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Jacobean Revenge Tragedy
A young man uses the poisoned skull of his fiancée as a murder weapon in an elaborate ploy of revenge. A son turns the skeleton of his father into a macabre stage decoration. The ghost of his dead brother urges another young man to take bloody revenge, but the young man stubbornly believes in the power of the law. Ghosts, skeletons, an insane murderer, and a loving couple meet on a graveyard, but the bloody deeds an audience might expect in this situation are displaced to the margins of the play. This lecture is not for the faint of heart: Via Thomas Middleton’s Revenger’s Tragedy, Henry Chettle’s Tragedy of Hoffman, George Chapman’s The Revenge of Bussy d’Ambois, and Cyril Tourneur’s Atheist’s Tragedy,I will guide you through the development of the Jacobean revenge play, arguably the most popular genre on the early modern stage from the 1580s through the early 1600s, when interest in the gory revengers and their imaginative killings fizzled out. In discussing these tragedies, I will look into early modern depictions of violence and their dependence on generic developments as well as on the development of English law. With Chapman’s and Tourneur’s rarely discussed tragedies I will then proceed to analyse ‘late’ examples of the revenge mode and explore what happens to a popular genre when it seems to have run out of steam.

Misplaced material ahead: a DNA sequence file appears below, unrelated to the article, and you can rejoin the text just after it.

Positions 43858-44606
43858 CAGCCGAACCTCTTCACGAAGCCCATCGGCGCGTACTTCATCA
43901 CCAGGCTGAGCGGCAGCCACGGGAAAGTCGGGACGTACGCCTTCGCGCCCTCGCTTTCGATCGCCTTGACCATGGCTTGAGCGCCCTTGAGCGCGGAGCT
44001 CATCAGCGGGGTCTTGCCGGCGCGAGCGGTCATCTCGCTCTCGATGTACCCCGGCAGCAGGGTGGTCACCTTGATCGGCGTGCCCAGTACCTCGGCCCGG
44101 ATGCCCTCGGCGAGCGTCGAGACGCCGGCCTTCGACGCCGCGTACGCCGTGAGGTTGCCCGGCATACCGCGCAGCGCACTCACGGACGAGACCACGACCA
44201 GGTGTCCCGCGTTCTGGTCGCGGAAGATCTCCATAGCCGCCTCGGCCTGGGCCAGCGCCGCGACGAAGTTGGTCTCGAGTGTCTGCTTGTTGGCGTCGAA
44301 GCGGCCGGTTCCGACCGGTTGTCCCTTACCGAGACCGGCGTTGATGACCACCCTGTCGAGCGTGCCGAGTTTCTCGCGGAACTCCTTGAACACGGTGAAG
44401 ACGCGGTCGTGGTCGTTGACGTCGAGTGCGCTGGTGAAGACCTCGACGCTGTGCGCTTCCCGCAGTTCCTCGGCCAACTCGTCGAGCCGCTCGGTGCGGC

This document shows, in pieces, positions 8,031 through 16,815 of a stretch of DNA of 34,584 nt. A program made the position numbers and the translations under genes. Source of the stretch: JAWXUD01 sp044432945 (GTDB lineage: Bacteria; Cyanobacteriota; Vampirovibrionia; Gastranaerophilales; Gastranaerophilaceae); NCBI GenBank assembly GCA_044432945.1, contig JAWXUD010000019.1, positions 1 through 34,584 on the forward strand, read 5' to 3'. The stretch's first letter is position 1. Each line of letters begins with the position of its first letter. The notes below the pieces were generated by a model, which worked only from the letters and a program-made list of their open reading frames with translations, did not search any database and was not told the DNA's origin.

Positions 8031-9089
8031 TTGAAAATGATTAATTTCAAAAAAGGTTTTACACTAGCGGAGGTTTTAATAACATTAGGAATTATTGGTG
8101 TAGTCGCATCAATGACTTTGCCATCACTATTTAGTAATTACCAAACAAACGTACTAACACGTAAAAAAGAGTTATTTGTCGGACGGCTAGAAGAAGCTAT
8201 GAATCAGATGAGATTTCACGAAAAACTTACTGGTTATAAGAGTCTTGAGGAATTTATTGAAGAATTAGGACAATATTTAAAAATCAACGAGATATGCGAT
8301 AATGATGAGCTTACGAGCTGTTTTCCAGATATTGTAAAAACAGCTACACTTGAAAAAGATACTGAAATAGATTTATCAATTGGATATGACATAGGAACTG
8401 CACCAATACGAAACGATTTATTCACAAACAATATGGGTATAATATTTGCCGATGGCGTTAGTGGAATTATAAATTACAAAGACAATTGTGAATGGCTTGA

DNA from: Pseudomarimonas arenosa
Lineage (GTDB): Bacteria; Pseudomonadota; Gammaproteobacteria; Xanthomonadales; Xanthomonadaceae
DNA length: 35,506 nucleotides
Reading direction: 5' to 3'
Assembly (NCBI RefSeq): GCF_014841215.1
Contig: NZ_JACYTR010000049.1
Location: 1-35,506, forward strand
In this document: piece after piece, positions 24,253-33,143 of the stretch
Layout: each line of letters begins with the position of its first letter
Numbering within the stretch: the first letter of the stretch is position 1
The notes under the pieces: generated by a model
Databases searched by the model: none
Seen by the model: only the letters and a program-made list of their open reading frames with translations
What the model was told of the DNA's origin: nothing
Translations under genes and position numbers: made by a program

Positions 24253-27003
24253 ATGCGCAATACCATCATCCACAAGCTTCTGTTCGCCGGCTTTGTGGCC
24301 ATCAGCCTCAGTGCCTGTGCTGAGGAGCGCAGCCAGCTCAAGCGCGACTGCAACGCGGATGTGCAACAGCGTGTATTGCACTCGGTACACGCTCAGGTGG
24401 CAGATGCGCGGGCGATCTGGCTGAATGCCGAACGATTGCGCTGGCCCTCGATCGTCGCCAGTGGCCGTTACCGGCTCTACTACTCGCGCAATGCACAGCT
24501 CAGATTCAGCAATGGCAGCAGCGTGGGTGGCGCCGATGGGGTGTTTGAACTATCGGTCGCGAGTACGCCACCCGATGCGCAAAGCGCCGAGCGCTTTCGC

PD Dr Susanne Gruß teaches English literature and culture at Goethe-University Frankfurt/Main. She has published a monograph on contemporary feminist writing, co-edited a collection of essays on neo-Victorianism and written articles on film adaptation, canonisation, contemporary literature, and the ‘Jacobean Gothic’. Her research interests include gender studies, film and media studies, contemporary literature, revenge tragedy, and law and literature. She is currently working on piracy in the early modern age and has just finished her second book project, entitled The Laws of Excess: Law, Literature, and the Laws of Genre in Early Modern Drama.
If you would like to listen to this guest lecture, please contact Prof. Ina Habermann to obtain the necessary Zoom link.
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